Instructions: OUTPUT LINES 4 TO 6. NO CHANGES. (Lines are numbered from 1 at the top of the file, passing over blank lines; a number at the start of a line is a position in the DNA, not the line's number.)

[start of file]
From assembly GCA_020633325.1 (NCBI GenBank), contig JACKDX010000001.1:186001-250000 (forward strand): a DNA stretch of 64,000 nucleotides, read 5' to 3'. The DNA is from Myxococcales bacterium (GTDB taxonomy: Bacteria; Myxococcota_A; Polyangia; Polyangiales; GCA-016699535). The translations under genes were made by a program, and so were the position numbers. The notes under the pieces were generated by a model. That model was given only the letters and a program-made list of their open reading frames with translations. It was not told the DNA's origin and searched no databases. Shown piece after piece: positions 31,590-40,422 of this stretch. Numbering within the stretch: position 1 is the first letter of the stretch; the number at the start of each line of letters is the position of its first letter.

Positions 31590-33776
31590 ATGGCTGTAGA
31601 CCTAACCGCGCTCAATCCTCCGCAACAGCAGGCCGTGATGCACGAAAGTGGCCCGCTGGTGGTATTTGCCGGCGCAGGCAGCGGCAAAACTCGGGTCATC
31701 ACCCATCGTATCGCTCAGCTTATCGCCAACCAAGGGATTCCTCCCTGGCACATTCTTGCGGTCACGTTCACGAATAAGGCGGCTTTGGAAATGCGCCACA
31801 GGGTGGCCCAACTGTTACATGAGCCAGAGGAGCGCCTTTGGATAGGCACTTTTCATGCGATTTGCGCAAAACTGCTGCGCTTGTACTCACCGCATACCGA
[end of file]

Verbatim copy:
31601 CCTAACCGCGCTCAATCCTCCGCAACAGCAGGCCGTGATGCACGAAAGTGGCCCGCTGGTGGTATTTGCCGGCGCAGGCAGCGGCAAAACTCGGGTCATC
31701 ACCCATCGTATCGCTCAGCTTATCGCCAACCAAGGGATTCCTCCCTGGCACATTCTTGCGGTCACGTTCACGAATAAGGCGGCTTTGGAAATGCGCCACA
31801 GGGTGGCCCAACTGTTACATGAGCCAGAGGAGCGCCTTTGGATAGGCACTTTTCATGCGATTTGCGCAAAACTGCTGCGCTTGTACTCACCGCATACCGA